Obviously, there are pros and cons. The biggest obstacle is access to technology. You can call this the Digital Age as much as you want, but there are still many, many families in this country who do not have computers at home. Additionally, there will always be a population of students who do not complete their homework for reasons that stretch way beyond laziness. We have kiddos amongst us who face unfathomable obstacles every day that prevent them from doing school work.

On the Pro side, a flipped classroom could be just what students who struggle with processing issues need to be successful. Watching content in the comfort of their own home, where they can pause, rewind, and review the information as many times an necessary can help them keep pace with their peers. They could jot down questions and topics for discussion ahead of time, which would allow them to collect their thoughts and participate in class in a way they might not have been able to before.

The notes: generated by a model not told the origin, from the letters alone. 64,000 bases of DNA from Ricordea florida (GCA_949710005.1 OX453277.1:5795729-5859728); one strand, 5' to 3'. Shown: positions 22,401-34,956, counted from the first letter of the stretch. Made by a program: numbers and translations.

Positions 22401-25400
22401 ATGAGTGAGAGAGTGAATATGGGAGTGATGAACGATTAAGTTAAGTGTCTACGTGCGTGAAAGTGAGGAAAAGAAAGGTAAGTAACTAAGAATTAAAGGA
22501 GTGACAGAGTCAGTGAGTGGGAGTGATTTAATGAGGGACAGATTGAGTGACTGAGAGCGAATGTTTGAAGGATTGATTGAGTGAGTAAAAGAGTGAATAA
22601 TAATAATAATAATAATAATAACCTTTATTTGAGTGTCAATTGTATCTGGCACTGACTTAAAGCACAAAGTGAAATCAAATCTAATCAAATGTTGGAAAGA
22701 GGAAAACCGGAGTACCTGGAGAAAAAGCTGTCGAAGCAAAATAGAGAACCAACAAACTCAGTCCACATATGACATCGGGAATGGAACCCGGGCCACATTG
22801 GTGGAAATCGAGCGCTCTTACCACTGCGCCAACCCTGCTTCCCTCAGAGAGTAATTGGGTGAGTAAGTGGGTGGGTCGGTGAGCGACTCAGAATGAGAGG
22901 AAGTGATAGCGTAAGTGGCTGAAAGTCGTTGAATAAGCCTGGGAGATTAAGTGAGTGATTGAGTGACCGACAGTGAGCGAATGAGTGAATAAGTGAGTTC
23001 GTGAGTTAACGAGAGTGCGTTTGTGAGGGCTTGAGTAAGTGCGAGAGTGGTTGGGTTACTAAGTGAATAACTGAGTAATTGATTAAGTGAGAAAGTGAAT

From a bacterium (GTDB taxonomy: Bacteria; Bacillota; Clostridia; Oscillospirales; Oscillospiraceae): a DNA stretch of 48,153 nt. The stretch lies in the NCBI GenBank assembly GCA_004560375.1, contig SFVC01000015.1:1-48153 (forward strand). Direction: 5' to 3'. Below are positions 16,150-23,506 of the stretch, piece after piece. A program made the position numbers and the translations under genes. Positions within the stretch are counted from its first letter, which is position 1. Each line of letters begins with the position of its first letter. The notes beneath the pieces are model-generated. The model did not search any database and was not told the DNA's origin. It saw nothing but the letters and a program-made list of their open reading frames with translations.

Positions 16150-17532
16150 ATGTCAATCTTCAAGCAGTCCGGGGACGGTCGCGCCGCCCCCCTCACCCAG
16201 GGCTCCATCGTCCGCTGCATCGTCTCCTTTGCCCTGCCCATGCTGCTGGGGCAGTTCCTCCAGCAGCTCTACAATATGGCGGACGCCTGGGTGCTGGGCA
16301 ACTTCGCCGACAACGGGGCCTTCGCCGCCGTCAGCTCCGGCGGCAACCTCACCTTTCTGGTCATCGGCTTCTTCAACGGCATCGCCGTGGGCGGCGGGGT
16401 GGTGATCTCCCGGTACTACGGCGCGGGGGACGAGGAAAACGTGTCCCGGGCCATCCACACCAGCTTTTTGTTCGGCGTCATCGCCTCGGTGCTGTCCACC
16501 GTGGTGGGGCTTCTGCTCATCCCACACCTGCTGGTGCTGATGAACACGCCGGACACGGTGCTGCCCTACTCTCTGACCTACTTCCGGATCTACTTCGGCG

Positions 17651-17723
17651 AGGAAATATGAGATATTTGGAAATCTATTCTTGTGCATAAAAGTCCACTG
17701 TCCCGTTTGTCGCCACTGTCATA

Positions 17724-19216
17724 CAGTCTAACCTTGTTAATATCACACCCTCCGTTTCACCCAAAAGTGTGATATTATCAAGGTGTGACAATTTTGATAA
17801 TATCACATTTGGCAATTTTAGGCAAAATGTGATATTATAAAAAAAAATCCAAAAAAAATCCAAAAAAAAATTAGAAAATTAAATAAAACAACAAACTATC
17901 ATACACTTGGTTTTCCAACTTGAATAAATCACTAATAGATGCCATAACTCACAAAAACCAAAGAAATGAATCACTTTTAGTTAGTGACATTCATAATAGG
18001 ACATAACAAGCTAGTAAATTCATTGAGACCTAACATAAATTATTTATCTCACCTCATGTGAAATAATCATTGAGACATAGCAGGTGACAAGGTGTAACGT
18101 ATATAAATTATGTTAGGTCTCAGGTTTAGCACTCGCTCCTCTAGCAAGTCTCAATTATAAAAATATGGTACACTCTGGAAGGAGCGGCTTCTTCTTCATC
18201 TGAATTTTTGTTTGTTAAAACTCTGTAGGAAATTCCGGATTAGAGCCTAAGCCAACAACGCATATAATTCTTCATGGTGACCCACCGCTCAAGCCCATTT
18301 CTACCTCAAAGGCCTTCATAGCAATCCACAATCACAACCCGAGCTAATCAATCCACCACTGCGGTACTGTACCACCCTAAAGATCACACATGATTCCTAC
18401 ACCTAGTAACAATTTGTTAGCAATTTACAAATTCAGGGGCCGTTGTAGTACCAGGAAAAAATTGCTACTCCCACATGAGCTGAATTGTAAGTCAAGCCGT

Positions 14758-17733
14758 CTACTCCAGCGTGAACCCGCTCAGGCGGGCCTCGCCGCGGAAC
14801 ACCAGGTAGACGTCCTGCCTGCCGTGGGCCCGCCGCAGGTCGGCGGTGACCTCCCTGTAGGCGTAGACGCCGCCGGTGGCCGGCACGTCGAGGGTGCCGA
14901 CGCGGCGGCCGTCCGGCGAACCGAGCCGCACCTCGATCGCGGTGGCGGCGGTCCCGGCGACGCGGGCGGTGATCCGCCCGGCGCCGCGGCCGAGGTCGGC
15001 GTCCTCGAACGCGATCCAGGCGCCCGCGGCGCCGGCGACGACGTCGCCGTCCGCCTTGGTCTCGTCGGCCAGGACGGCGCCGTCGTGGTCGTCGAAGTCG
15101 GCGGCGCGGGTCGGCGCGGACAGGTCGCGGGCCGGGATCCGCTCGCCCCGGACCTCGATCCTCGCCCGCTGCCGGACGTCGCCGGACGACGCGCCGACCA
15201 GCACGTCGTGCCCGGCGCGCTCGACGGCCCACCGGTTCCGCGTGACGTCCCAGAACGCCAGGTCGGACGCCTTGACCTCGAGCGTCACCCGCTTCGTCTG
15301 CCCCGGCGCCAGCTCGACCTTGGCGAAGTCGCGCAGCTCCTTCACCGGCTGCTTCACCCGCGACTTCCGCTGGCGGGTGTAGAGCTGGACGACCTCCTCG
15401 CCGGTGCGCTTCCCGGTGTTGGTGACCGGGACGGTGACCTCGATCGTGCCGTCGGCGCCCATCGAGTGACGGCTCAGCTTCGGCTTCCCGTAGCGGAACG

I'm taking more of an interest in this new trend because the school district in which I live is currently rolling out its Future Learner Project (FLiP). It's a multi-year implementation that started with a small pilot group of its 5th grade classes this year. To solve the technology problem, the district plans to put a take-home laptop into the hands of every student. But beyond just handing kids the devices, teachers will engage in extensive professional development to ensure they are comfortable using the technology within a curriculum that correlates with a flipped classroom as well as the Common Core Standards.

I'm hoping this flip won't be a flop because I really can see how this could help students at all learning levels. It won't be easy, but it's achievable. How about you? Is your district looking into flipped classrooms? Thoughts?

Thanks for reading ... It Keeps Your Mind Full of Literacy!

Travels With Myself & Two Others: Taking Literacy Learning on the Road

Photo credit: nosha via photopin cc

(First, a quick shout out to Martha Gellhorn, whose memoir Travels With Myself and Another ranks as one of my all-time favorite reads. Obviously, my blog post title is a play on Martha's book title.)